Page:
Pharmaceutical Services Negotiating Committee
Government 'will consider' PSNC proposals for long-term condition management as part of pharmacy contract
The proposals look to enhance the role of pharmacy in managing patients with long-term conditions.
The government has suggested it will consider proposals from the pharmacy negotiator to include a care plan service with pharmacists supporting patients with long-term conditions as part of a new Community Pharmacy Contractual Framework (CPCF).
The Pharmaceutical Services Negotiating Committee (PSNC) drew up proposals to enhance the role of pharmacy in the management of patients with long-term conditions (LTCs), such as diabetes and hypertension, at a meeting in January.
The PSNC told The Pharmaceutical Journal that the Department of Health and Social Care (DHSC) had indicated it was willing to consider the plans that would implement recommendations made by the Murray review in December 2016 and be based on the Community Pharmacy Future project undertaken in West Yorkshire.
The Murray review, commissioned by NHS England from The King’s Fund’s director of policy Richard Murray on provision of clinical services in community pharmacy recommended that medicines use reviews (MURs) be redesigned “to include ongoing monitoring and regular follow-up with patients”.
“Ultimately, MURs should evolve into full clinical medication reviews utilising independent prescribing as part of the care pathway,” the report said.
The PSNC said its care plan service proposals incorporated elements of the MUR service and new medicines service (NMS), and also clearly articulated the way in which community pharmacy services were helping to address key NHS targets, such as reducing waste and improving patient safety.
Full implementation of its proposals “would be a significant change for many community pharmacy teams”, PSNC acknowledged, so it is suggesting that they are implemented through staged changes to the current community pharmacy contractual framework.
A new care-focused package of services within the community pharmacy contractual framework would also require changes to funding delivery, PSNC added. More details of the proposed care service will be published soon with the initial focus on the design of services, with redesign of funding structures following, PSNC told The Pharmaceutical Journal.
Robbie Turner, RPS director for England, said: “The closer involvement of pharmacists working in the community pharmacy setting will help ensure people with long term conditions get the best outcomes from their medicines, reduce adverse events, minimise avoidable harm and un-planned admissions to hospital, while ensuring resources are used more efficiently to deliver the standard and level of care that people with LTCs deserve.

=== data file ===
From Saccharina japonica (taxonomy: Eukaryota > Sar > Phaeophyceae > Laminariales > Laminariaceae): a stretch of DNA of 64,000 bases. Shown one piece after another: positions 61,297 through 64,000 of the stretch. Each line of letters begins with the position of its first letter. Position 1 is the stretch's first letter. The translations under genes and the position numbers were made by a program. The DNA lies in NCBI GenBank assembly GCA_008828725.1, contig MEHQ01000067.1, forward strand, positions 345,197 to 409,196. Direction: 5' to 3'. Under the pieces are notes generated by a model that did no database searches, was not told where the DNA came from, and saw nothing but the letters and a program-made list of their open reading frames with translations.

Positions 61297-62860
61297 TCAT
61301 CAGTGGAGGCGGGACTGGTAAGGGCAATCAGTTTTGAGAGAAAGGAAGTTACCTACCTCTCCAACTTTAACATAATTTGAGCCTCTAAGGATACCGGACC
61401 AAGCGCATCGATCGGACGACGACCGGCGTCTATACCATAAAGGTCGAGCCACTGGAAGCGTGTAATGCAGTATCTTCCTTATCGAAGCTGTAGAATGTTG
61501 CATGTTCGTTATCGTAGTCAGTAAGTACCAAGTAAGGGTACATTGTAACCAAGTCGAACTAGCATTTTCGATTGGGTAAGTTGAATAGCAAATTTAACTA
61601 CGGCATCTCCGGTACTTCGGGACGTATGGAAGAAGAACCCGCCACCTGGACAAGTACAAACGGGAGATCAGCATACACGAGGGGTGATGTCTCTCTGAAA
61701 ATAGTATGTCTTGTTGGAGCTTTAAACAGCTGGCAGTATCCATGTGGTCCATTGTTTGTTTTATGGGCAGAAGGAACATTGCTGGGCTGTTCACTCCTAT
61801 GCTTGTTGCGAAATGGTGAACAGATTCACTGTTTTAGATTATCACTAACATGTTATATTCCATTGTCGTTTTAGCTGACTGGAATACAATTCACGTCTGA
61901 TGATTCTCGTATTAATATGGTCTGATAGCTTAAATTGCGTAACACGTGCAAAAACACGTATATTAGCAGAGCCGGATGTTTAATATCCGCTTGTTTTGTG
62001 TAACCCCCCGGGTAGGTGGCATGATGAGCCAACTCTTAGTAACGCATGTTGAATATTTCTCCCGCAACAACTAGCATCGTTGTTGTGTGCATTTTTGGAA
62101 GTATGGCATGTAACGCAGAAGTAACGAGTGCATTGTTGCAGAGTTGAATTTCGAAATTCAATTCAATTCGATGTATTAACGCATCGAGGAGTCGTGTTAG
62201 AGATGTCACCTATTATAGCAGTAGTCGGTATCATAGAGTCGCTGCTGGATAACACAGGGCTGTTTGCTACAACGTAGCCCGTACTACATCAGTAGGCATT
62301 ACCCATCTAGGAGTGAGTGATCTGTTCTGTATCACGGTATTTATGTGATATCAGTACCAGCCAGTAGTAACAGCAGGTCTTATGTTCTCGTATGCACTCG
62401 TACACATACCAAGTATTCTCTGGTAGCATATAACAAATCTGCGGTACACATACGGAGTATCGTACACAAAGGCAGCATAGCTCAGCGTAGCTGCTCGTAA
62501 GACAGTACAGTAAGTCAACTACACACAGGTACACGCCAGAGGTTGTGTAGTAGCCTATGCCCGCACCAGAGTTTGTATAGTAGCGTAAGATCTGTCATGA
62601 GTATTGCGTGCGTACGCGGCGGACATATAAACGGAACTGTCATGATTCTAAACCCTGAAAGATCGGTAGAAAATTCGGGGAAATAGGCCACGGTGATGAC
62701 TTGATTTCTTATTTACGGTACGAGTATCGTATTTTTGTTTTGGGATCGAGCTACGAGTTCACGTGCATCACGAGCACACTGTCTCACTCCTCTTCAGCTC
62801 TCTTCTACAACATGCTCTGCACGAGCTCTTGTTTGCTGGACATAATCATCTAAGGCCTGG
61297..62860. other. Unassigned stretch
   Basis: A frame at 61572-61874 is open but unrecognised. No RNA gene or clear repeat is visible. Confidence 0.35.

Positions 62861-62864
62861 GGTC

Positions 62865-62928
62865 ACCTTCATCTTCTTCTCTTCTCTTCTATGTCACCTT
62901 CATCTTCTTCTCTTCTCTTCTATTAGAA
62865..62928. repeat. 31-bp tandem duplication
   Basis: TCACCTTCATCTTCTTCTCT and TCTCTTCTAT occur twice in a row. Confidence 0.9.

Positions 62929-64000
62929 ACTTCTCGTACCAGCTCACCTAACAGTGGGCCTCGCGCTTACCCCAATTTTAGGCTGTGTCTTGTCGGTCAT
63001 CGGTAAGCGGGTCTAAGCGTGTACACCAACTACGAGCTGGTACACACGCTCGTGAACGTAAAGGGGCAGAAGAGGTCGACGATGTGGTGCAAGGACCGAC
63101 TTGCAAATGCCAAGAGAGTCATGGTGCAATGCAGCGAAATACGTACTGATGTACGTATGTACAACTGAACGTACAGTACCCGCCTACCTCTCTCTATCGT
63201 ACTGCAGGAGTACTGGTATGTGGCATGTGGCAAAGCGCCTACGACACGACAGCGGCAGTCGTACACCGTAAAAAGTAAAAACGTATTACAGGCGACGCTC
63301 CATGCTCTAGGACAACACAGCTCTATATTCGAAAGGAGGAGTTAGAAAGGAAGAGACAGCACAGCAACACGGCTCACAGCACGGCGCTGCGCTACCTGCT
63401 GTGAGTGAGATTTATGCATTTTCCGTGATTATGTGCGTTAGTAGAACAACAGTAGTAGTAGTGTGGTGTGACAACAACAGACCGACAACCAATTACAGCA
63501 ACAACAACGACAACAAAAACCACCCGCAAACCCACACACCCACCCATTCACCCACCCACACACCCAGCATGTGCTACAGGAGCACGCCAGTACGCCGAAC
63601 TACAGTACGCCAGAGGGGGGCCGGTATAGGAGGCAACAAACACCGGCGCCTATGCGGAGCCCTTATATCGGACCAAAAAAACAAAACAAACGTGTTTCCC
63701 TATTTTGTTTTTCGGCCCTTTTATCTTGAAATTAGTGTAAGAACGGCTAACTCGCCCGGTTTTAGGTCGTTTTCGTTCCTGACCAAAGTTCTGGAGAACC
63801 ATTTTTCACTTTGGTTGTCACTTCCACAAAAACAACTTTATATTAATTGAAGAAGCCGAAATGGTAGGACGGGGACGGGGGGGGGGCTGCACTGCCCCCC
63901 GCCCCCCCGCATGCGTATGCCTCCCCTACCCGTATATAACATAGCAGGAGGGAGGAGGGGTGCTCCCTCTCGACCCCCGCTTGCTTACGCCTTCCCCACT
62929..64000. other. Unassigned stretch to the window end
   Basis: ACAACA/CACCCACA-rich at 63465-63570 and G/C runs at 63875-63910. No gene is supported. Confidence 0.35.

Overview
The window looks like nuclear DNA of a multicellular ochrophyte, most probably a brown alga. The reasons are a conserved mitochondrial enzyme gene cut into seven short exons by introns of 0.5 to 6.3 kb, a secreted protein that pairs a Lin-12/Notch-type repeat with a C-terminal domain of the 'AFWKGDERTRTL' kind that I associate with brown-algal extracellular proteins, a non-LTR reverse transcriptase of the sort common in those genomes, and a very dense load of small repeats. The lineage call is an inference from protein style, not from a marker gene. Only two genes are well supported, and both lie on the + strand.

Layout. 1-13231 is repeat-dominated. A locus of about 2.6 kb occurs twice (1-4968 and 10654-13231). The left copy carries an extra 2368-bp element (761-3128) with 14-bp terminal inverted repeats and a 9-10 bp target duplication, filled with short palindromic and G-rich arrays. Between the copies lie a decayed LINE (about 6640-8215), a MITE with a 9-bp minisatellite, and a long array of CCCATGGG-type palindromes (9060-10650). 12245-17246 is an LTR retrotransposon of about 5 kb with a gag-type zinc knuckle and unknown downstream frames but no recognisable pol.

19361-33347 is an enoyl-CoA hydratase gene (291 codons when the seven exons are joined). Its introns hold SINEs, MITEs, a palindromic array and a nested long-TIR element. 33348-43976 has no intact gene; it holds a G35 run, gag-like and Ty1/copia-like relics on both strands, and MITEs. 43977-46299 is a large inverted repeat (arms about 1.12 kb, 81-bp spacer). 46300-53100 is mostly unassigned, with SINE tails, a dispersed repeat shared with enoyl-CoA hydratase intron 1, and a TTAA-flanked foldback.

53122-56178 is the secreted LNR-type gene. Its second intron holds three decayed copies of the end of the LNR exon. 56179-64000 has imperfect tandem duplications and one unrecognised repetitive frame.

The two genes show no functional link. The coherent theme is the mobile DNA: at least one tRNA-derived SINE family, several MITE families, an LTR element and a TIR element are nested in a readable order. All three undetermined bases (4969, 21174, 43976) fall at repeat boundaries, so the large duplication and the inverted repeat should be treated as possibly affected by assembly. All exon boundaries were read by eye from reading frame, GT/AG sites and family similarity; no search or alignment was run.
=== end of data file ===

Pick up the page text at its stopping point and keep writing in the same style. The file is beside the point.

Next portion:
“The development of the community pharmacy contract to give pharmacists more opportunity to support the health and wellbeing of the communities they serve will help improve the capacity and capability of primary care and improve quality and support the safer use of medicines.”
The Community Pharmacy Future project in West Yorkshire, on which the PSNC’s proposals are based, involved 52 pharmacies with each developing individual tailored care plans for up to 20 patients aged over 50 years who had cardiovascular disease and/or diabetes, and were taking multiple medications.
At the outset patients had a one-to-one discussion with a pharmacist to identify their health goals. The pharmacist helped the patient draw up a Patient Care Plan setting out individual goals and steps to be taken to achieve them, supplied the patient with information guides and signposted them to suitable patient support groups.
Subsequent consultations assessed progress towards health goals, with the pharmacist checking the patient’s adherence to their prescribed medicines discussing medicines optimisation, looking at falls and pain management, and recommending changes to medication to prescribers where clinically indicated.
Also at its January meeting, the PSNC discussed DHSC proposals for changing the system for setting drug price concessions. Contractors have been facing cashflow issues due to the price and availability of generics and delays in granting concessionary prices, and PSNC has said contractors should not face unfair risks, and costs of supply problems should not be passed on to them.
PSNC said it will continue to press for immediate improvements to the price concessions system, but it “believes that forthcoming regulation on the disclosure of information on healthcare products will have an impact on managing price concessions, when a refined system can be established, which makes use of the increased data capture”.
Citation: The Pharmaceutical Journal DOI: 10.1211/PJ.2018.20204280
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